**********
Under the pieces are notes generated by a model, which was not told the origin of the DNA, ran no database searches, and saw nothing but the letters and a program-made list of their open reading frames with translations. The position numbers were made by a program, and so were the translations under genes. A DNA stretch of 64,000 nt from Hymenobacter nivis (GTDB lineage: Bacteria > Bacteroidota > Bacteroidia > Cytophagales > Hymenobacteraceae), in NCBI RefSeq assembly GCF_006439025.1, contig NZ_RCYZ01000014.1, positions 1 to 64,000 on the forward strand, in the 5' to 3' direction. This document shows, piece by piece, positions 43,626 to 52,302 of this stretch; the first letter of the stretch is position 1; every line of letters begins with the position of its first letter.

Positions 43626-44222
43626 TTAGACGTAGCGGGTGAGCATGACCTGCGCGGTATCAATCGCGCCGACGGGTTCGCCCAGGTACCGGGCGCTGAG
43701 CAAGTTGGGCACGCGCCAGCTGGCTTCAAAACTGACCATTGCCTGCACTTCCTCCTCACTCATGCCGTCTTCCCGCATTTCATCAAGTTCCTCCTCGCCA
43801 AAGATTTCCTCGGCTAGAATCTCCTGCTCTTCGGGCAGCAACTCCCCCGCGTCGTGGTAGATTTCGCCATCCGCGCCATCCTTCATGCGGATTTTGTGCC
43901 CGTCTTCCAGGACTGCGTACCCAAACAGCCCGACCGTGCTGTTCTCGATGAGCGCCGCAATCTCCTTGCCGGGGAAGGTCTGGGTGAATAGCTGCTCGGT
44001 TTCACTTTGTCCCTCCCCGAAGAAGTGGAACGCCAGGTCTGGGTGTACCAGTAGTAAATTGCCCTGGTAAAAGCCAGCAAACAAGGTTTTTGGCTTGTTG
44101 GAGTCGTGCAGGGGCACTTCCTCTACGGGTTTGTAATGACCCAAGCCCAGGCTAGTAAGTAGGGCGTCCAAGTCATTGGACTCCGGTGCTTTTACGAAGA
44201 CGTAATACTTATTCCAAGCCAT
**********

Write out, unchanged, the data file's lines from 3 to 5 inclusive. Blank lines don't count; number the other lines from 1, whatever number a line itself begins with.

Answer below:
43626 TTAGACGTAGCGGGTGAGCATGACCTGCGCGGTATCAATCGCGCCGACGGGTTCGCCCAGGTACCGGGCGCTGAG
43701 CAAGTTGGGCACGCGCCAGCTGGCTTCAAAACTGACCATTGCCTGCACTTCCTCCTCACTCATGCCGTCTTCCCGCATTTCATCAAGTTCCTCCTCGCCA
43801 AAGATTTCCTCGGCTAGAATCTCCTGCTCTTCGGGCAGCAACTCCCCCGCGTCGTGGTAGATTTCGCCATCCGCGCCATCCTTCATGCGGATTTTGTGCC